2000-2008 Cadillac

2001, 2002, and 2003 Cadillac
Cadillac discontinued the disappointing Catera after 2001. The 2001 Cadillac Catera Sport is pictured here.
Cadillac discontinued the disappointing Catera after 2001. The 2001 Cadillac Catera Sport is pictured here.

From 2001 to 2003, Cadillac said goodbye to several models. Cadillac disposed of its rear-drive German-built Catera after 2001. Demand for midsize "near luxury" sedans was booming, but this one fizzled, likely because it was a Cadillac. "The Standard of the World" had been laid low indeed.

Eldorado then exited after 2002 and three years without significant change -- unless one counts renaming the base version ESC (Eldorado Sport Coupe) important. Sales that final year were only about a third of what they'd been a decade before -- fewer than 10,500 units. Among them were some 1600 Eldorado Collector Series (ECS) specials with the expected badges and specific trim, plus an exhaust system tuned to mimic the sound of the original 1953 Eldo. Yes, Caddy was still not above pushing "last" models, and you couldn't really blame them with the way things were going. With Eldorado's passing went another hallowed Cadillac name that's not likely to be revived, the division having decided that future models would have three-letter titles like ETC.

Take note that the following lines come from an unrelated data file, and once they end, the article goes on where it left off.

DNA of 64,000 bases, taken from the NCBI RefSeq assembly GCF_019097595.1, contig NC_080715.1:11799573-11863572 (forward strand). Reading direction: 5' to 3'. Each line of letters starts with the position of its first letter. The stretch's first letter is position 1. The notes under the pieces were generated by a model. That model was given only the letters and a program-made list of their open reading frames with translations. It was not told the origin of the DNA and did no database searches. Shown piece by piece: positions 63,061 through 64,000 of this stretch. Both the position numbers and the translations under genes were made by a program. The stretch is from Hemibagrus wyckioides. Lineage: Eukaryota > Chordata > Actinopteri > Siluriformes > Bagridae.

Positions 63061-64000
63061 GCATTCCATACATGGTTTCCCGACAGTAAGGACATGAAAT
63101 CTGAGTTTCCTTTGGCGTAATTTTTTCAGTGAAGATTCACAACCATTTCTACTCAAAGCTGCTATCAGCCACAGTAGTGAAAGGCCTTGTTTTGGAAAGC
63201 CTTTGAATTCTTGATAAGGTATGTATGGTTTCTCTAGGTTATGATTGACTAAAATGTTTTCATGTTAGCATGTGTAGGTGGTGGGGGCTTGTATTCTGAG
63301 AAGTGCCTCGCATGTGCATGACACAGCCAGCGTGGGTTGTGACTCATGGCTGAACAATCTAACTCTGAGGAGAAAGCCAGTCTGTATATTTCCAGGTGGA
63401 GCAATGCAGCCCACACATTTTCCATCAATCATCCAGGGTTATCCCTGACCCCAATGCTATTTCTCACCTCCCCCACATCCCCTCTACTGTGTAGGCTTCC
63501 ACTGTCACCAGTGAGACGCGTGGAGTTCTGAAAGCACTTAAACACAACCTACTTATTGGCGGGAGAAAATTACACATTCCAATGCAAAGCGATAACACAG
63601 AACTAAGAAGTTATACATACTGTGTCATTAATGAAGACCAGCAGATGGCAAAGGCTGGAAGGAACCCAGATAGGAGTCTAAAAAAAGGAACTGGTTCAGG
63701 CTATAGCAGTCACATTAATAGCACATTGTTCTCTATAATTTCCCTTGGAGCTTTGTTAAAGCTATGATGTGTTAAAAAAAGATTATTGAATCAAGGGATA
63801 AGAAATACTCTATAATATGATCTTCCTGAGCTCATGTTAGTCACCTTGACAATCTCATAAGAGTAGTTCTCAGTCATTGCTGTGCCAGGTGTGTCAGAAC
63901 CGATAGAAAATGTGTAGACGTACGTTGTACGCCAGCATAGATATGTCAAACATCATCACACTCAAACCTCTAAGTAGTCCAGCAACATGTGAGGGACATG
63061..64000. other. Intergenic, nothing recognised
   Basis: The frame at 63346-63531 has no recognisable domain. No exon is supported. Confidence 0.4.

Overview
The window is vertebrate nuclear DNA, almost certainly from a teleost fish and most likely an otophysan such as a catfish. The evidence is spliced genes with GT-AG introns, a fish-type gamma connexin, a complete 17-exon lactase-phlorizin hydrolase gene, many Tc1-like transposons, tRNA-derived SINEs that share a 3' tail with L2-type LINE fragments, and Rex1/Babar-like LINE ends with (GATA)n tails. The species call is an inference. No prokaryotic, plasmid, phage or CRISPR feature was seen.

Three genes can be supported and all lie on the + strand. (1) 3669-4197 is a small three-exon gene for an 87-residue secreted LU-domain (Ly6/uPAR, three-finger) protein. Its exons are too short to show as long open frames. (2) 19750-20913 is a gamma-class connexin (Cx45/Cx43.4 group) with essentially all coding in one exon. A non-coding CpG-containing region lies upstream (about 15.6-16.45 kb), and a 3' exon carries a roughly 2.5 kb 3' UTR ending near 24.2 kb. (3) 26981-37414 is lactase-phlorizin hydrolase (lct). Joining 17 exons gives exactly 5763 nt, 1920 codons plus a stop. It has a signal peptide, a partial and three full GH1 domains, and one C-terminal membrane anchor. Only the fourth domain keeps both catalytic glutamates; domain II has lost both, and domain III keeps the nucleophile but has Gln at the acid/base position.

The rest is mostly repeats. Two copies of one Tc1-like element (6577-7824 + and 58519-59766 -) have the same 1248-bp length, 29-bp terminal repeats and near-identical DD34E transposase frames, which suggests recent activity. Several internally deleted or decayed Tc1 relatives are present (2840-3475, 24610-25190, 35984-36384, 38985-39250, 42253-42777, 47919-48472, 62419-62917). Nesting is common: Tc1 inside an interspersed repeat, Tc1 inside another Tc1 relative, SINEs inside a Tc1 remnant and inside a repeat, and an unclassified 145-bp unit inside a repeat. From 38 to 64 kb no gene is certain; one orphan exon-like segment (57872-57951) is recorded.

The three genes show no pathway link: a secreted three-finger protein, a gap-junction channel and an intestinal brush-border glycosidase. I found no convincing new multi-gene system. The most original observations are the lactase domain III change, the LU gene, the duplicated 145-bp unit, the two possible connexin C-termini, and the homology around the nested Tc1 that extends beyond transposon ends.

This 2002 Cadillac Eldorado was the last of a dying breed -- the hallowed model was retired after 2002.

The G-body Seville soldiered on through 2004. It remained a darn good car, just not as good as it needed to be for the super-competitive new-century market. Sales started sliding again after 1999, thudding to just over 28,000 units for '01 and ultimately crashing at just 6,514, this despite modest yearly price hikes and some interesting new features.

Notable among the latter was the 2003 debut of GM's Magnetic Ride Control shock absorbers for the sporty STS model's Road-Sensing Suspension. An innovation shared with that year's 50th Anniversary Chevrolet Corvette, these dampers were filled with a new "magnetorheological" fluid that could almost instantly change viscosity -- and thus ride firmness -- when acted on by an electric current. MRC was highly effective, but did nothing to change the less-than-electric image of the STS, let alone that of the less-sporting SLS model.

Seville sales dropped in the early 2000s. The 2002 Cadillac Seville is pictured here.

Next, learn how Cadillac's bona fide hit with the youth market, the Escalade, evolved through 2007.

For more information on Cadillac, see:

  • Cadillac: Learn the history of America's premier luxury car, from 1930s classics to today's newest Cadillac models.
  • Consumer Guide New Car Reviews and Prices: Road test results, photos, specifications, and prices for 2007 Cadillacs and hundreds of other new cars, trucks, minivans, and SUVs.
  • 1990-1999 Cadillac: Import competition and a stale image rock once-proud Cadillac. Here's the low-down on Cadillac's come-down.